Editor’s Note: Nevada 150 is a yearlong series highlighting the people, places and things that make up the history of the state.
“Pony Bob” Haslam, we couldn’t forget you if we tried.
Given the romance that Americans have enjoyed with the Pony Express era, you would be forgiven for thinking those courageous riders were in the saddle for decades instead of just 18 months from April 1860 to October 1861.
Amazon lists 3,895 results for books movies and other media with “Pony Express” in the title. A Google search instantly retrieves 4.9 million results. American history textbooks have traditionally reserved generous space for the exploits of Pony Express riders, who braved weather and warring Indians in an effort to move the mail from St. Joseph, Mo., to Sacramento, Calif., in a route that cut across Northern Nevada.
“While the name of the Pony Express is well-known to Americans, its full story is not,” Joseph J. Di Certo wrote in “The Saga of the Pony Express.”
Of the many tales from the trail recounted in shelves of books, the amazing rides across Nevada by a wiry young Englishman named Robert Haslam remain among the most remarkable.
Haslam, born in January 1840 in London, was known as “Pony Bob.” As a teenager he accompanied his family to America. Although he’s often mentioned in Pony Express histories, what remains unclear is how he gained the horsemanship it took to join the army of young riders.
The arrival of the Pony Express in Nevada coincided with increasingly heated tensions between the Northern Paiute tribe and the endless wave of settlers from the East. When the Indian war broke out, Pony Bob found himself riding right into trouble.
Haslam’s route took him from Friday’s Station at the Nevada-California border to Buckland’s Station 75 miles away near Fort Churchill, which can be found on the map today near Silver Springs in Lyon County.
The route was riddled with incidents of violence. Paiute braves commonly attacked Pony Express stations, which were spaced approximately 15 miles apart and outfitted with fresh horses.
Although he made longer rides, he once traveled 120 miles on horseback in eight hours and completed his journey despite suffering a wound from a Paiute arrow. In his pouch, which the riders called a mochila, he carried a copy of President Abraham Lincoln’s inaugural address.
Not long after, a series of tragic events manifested in Haslam riding 380 miles in just under 40 hours in the saddle without a break. After one station was burned by the warring Paiute, the horses were stolen from another, and another rider refused to point his pony into hostile country, Haslam took it upon himself to keep mail moving.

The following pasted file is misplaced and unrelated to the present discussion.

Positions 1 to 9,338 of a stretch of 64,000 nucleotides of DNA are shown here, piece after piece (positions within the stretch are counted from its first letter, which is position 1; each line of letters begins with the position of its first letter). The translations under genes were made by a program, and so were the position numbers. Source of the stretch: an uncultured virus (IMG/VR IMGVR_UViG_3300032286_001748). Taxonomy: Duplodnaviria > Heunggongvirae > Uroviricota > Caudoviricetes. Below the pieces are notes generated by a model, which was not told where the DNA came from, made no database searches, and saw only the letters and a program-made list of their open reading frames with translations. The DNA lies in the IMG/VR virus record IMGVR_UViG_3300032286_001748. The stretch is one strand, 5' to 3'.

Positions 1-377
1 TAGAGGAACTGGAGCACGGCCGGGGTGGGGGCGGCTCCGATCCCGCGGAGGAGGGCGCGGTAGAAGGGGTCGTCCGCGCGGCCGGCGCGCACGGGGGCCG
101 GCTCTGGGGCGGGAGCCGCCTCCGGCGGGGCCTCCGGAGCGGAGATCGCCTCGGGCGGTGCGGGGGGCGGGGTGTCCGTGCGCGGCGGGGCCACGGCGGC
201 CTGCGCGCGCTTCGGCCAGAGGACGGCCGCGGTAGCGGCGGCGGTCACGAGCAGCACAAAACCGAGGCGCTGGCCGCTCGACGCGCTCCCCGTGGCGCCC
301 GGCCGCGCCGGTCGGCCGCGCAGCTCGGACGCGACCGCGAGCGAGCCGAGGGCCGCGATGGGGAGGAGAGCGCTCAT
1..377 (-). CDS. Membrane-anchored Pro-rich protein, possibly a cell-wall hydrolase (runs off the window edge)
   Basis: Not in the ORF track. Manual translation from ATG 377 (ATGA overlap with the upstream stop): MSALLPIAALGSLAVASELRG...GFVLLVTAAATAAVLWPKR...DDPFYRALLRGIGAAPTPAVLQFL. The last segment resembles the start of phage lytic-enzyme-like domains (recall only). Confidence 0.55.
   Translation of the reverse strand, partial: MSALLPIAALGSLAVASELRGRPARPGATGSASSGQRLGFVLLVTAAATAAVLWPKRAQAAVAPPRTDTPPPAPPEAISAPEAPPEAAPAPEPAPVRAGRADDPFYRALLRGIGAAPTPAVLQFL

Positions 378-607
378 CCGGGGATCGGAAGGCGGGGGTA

Years later, Haslam recalled the feat in an understated manner.
“I was rather tired, but the excitement of the trip had braced me up to stand the journey,” he said.
“Pony Bob’s matter-of-fact attitude was not mere bravado; it stemmed from his extraordinary riding ability and stamina,” Di Certo wrote. “He was the natural choice to deliver crucial messages in record time.”
Haslam helped deliver news of Lincoln’s election as president, riding into Fort Churchill with shouts of “Lincoln is elected! Lincoln is elected!”
The Pony Express, which delivered letters at a rate of $1 per half ounce, lost money from the start for the Russell, Majors &Waddell freighting company.
But it also made history.
The completion of the transcontinental telegraph in October 1861 spelled the end of the Pony Express, whose owners announced they were ceasing operation on Oct. 26.
But Haslam wasn’t through on horseback. He went to work for Wells Fargo &Co. as a rider and stage driver in California, Nevada and Idaho. In Salt Lake City, he worked as a deputy U.S. marshal and later scouted for the Army.
His adventurous trail eventually took him to Chicago, where he spent his final years as an employee of the Hotel Congress, where a variety of sources report him entertaining guests with his adventures as a Pony Express rider.
After suffering a stroke, Haslam died in obscurity on Feb. 29, 1912, in Chicago.
Another man would have been gone and forgotten, but not Pony Bob.
His name is spoken often when the short-lived but lively history of the Pony Express is mentioned.
John L. Smith’s column appears Sunday, Tuesday, Wednesday, Thursday and Friday. Email him at Smith@reviewjournal.com or call 702-383-0295. Follow him on Twitter @jlnevadasmith.